Just prior to our Third Thursday Lecture this month, also at UEA, this year’s edition of the Theoretical Archaeology Group (TAG) conference will be taking place between Monday 18 – Wednesday 20 December. Dr Andy Hutcheson, Research Fellow at the Centre for Archaeology and Heritage here at the Institute, has been working hard with UEA colleagues to bring together an excellent programme of talks and panels across the three days with a focus on Climate Archaeology. The conference is an excellent opportunity for experienced academics and archaeologists to engage with early career researchers and young students in the field – I have always found it to be a particularly dynamic environment for archaeological discussions and would encourage anyone with an interest in the future directions of the discipline to attend (you can find more information on the TAG website here).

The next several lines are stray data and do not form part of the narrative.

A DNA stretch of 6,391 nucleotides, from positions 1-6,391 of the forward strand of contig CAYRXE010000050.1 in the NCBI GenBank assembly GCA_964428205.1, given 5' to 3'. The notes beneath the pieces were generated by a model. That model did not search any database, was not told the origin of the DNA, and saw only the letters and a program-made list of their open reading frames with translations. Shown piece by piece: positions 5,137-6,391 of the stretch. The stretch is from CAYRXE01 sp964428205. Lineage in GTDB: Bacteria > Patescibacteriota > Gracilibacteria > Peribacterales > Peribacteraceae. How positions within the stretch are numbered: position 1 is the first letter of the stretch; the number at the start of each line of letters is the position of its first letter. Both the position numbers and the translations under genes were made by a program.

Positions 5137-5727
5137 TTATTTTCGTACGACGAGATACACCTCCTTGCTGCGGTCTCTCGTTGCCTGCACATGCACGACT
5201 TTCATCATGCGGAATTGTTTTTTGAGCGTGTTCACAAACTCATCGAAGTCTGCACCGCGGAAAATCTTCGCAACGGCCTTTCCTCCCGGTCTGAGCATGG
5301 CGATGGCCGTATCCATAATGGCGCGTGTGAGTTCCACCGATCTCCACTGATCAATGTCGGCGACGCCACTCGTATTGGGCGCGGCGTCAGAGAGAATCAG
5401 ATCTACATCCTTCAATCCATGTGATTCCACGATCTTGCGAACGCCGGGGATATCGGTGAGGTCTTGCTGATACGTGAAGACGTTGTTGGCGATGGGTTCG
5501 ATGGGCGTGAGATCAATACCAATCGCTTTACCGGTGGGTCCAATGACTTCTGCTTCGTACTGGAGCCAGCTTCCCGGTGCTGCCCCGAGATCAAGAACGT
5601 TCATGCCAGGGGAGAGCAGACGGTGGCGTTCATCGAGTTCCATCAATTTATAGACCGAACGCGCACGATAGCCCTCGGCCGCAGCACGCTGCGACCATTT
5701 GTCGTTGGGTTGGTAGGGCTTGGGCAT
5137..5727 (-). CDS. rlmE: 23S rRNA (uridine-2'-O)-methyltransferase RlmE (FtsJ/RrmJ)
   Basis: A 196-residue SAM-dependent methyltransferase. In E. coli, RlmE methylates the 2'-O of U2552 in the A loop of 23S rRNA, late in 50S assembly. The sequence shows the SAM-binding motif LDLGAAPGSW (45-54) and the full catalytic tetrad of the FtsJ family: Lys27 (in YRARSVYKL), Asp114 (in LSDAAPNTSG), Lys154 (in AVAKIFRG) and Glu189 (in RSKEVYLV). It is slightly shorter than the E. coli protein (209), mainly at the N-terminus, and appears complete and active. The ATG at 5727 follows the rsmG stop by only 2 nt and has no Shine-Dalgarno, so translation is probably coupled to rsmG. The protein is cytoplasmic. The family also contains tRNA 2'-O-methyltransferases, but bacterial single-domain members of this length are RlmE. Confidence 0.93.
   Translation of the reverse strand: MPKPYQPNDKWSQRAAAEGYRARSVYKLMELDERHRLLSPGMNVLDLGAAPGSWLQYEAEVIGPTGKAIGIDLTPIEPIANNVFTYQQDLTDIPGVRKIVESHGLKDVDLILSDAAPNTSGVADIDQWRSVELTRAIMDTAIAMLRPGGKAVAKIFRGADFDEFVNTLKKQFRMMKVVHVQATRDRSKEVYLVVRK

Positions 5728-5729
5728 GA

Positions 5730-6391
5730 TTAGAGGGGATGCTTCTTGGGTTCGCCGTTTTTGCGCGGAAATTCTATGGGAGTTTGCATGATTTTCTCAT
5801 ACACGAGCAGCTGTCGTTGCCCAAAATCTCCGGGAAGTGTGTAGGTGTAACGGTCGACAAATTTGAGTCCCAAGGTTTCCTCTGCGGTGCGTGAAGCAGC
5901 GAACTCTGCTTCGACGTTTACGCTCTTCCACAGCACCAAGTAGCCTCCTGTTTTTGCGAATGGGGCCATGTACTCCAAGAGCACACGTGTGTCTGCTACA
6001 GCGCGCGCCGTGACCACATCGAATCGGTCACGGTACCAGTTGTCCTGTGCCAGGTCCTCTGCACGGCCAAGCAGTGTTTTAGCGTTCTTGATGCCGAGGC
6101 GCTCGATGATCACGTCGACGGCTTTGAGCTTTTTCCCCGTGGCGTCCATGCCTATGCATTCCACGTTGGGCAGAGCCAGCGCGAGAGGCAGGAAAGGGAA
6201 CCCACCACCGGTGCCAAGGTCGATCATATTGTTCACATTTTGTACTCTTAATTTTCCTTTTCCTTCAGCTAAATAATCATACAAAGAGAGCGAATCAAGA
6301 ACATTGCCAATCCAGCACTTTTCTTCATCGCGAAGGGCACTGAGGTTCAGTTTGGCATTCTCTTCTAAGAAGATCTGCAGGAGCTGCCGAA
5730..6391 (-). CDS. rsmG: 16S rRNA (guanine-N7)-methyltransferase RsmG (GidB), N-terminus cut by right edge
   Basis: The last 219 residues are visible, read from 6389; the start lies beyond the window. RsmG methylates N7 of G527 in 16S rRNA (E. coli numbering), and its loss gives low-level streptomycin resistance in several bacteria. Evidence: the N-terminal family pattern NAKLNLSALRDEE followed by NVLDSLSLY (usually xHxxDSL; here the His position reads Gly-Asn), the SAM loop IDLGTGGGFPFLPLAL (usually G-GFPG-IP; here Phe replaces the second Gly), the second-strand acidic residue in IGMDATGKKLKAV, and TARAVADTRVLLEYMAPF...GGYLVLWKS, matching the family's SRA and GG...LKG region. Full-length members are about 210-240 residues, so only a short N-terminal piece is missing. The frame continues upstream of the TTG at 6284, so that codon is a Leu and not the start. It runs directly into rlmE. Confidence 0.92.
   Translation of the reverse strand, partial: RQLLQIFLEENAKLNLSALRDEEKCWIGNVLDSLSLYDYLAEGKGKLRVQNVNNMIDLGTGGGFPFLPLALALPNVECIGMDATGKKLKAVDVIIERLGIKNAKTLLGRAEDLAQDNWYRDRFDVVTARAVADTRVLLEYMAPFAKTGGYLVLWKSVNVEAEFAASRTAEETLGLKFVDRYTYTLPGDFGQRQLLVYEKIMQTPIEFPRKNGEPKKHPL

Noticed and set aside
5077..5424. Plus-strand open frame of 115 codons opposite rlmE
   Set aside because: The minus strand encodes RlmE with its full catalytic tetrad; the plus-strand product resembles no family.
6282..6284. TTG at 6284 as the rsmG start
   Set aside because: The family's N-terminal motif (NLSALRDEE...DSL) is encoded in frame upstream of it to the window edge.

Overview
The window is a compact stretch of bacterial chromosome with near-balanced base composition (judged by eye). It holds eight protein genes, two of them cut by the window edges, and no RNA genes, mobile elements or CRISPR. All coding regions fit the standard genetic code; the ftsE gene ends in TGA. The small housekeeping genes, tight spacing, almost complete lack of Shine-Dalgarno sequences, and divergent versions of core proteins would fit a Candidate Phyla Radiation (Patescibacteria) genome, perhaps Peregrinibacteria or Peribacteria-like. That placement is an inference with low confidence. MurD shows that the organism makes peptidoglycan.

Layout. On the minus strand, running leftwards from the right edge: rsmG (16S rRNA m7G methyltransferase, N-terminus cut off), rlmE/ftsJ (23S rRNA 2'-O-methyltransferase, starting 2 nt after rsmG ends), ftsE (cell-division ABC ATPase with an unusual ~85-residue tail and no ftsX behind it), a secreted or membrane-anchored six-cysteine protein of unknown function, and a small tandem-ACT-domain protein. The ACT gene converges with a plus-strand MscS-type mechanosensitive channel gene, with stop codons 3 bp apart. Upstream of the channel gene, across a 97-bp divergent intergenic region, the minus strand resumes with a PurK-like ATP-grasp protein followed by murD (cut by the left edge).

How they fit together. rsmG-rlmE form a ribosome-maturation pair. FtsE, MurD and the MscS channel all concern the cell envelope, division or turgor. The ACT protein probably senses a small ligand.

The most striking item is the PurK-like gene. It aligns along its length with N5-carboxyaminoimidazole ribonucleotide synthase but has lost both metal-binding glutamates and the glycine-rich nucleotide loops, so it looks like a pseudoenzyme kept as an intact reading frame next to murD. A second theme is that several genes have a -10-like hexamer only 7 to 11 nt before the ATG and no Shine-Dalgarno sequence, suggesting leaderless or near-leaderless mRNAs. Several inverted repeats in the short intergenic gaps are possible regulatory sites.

The Sainsbury Centre Sculpture Park has just been enhanced by the arrival of a new iteration of Usagi Kannon, the rabbit-shaped Boddhisatva of compassion and mercy by Leiko Ikemura, marking another stage in our collaboration with this artist. 2024 will see the publication of a book arising from this project which did so much to sustain us through the difficult pandemic years.
2024 will mark the 25th anniversary of the founding of the Institute, and we look forward to bringing you more news on the activities and plans we have to celebrate this landmark year. On behalf of everyone at the Sainsbury Institute, we wish all our readers a very merry Christmas and a happy new year.
Professor Simon Kaner